A measure of strategic management capabilities is how well a leadership team can balance responding to market conditions and staying focused on achieving objectives set out in a long-range strategic plan. Testing of this balancing act starts in the early months of implementing a new strategic direction as operational teams start digging into new objectives.
These high powered problem-solvers not only drive action within organizations; they also serve the critical role of tacticians working through the messy details to bring great strategic thinking to life. These efforts are significantly more thorough than the planning discussions which formulated the overall strategic plan, and understandably, these teams discover issues, trends, and realities discounted, overlooked, or unknown during strategy development. To guide strategy implementation successfully, these brilliant tacticians need partnership from those that authored the strategic plan to distinguish new emerging issues, which could modify your strategy, from obstacles they can work to resolve in their planning.
"Plans are Nothing; Planning is Everything" – attributed to Winston Churchill
It may seem strange to acknowledge that within the first few months of establishing a new strategic direction, issues may arise or be discovered that could mean modifying it, but today’s reality is that we all exist within a highly dynamic atmosphere. Change is more “normal” than you might imagine.
Take, for example, this story of wrapping up a nine-month intensive strategic planning effort in October in 2008. We conducted long-range planning through the start of the Great Recession, yet only spent a few moments on the threat of a weakening market during the planning discussion. However, on that day, when integrating all the strategic thinking into one comprehensive plan, we felt it. Within a month, it needed to be reviewed and revised.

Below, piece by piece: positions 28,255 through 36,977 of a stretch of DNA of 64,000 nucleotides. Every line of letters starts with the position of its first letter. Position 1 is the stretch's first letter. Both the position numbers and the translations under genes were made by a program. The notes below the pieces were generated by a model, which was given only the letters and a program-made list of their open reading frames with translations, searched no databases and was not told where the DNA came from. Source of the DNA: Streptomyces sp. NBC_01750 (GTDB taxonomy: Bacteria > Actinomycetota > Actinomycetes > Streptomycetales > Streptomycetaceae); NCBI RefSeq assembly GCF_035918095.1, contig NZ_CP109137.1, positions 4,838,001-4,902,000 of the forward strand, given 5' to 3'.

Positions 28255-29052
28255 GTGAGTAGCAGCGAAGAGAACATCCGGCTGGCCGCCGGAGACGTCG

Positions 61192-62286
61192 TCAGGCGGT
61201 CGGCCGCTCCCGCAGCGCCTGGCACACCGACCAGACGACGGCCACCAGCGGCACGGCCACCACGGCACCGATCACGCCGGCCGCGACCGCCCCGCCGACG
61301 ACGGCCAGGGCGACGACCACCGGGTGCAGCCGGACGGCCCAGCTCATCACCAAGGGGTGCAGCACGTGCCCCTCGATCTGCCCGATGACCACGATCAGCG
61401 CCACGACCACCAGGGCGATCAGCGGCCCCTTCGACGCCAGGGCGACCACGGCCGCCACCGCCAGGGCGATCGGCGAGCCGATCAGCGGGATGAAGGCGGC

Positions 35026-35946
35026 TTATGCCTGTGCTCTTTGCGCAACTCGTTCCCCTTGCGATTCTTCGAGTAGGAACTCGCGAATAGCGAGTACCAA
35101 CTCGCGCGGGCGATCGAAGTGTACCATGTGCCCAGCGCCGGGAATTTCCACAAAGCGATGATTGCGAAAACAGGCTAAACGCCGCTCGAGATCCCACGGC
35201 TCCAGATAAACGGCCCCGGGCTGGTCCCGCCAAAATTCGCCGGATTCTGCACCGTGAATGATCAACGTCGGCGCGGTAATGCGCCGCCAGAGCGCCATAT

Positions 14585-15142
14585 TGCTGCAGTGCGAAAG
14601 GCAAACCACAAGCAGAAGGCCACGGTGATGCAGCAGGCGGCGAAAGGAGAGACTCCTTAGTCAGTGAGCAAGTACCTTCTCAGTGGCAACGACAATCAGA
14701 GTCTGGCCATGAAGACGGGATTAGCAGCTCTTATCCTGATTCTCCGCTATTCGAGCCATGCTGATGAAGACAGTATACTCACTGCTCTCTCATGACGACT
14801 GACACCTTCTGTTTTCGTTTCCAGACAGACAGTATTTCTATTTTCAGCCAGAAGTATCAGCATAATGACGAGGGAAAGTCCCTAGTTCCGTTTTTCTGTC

Because there was a deep understanding of the long-term goals and ultimate vision, the leadership team made modifications quickly and decisively. I was proud and amazed to see when we returned just one year later; this organization was back on track and surpassing their strategic goals. Their strategic planning provided much-needed context to regroup and still stay focused during a year that left many crushed.
Strategy obstacles or legitimately emerging issues?
We refer to the plans designed to achieve a long-range vision as deliberate strategies. Assumptions identified during lengthy strategic planning discussions form the bases of these strategies. They incorporate a degree of market research and analysis but they are by no means as comprehensive as the implementation plan operational teams will develop in the first phase of planning. Creating brilliant tactical plans is when teams will find a way to take advantage of opportunities and resolve issues impeding progress. Insights that are elaborations on core assumptions or in alignment with these assumptions are real Strategy Obstacles.
When planning teams find an issue that is in opposition to, significantly different, or missing from the assumptions, then the point may be indeed an Emerging Issue. The leadership team should review these potential emerging issues before moving ahead with implementation planning.
How to provide implementation teams the guidance needed to identify obstacles from emerging issues.
- Deepen the understanding of your plans assumptions and underlying strategic thinking for each strategic goal. Take a minimum of hour per implementation team to ensure your strategy is well understood. These discussions should kick-off the implementation planning process, take a more informal working group tone and allow for questions from the detailed planning team. Think this step as an intensive orientation for each strategic objective or set of objectives.
- Monitor implementation planning by attending team meetings frequently to ensure emerging issues are not hijacking plans or being ignored.
- Bring emerging issues into planning discussions. Every organization as some level of annual planning even it if it is limited setting revenue goals. Highly successful organizations have both a regular strategic planning AND a robust annual planning process. This Strategic Management Toolkit includes a recommendation on when and how to integrate emerging issues into whatever planning approach your organization or team uses.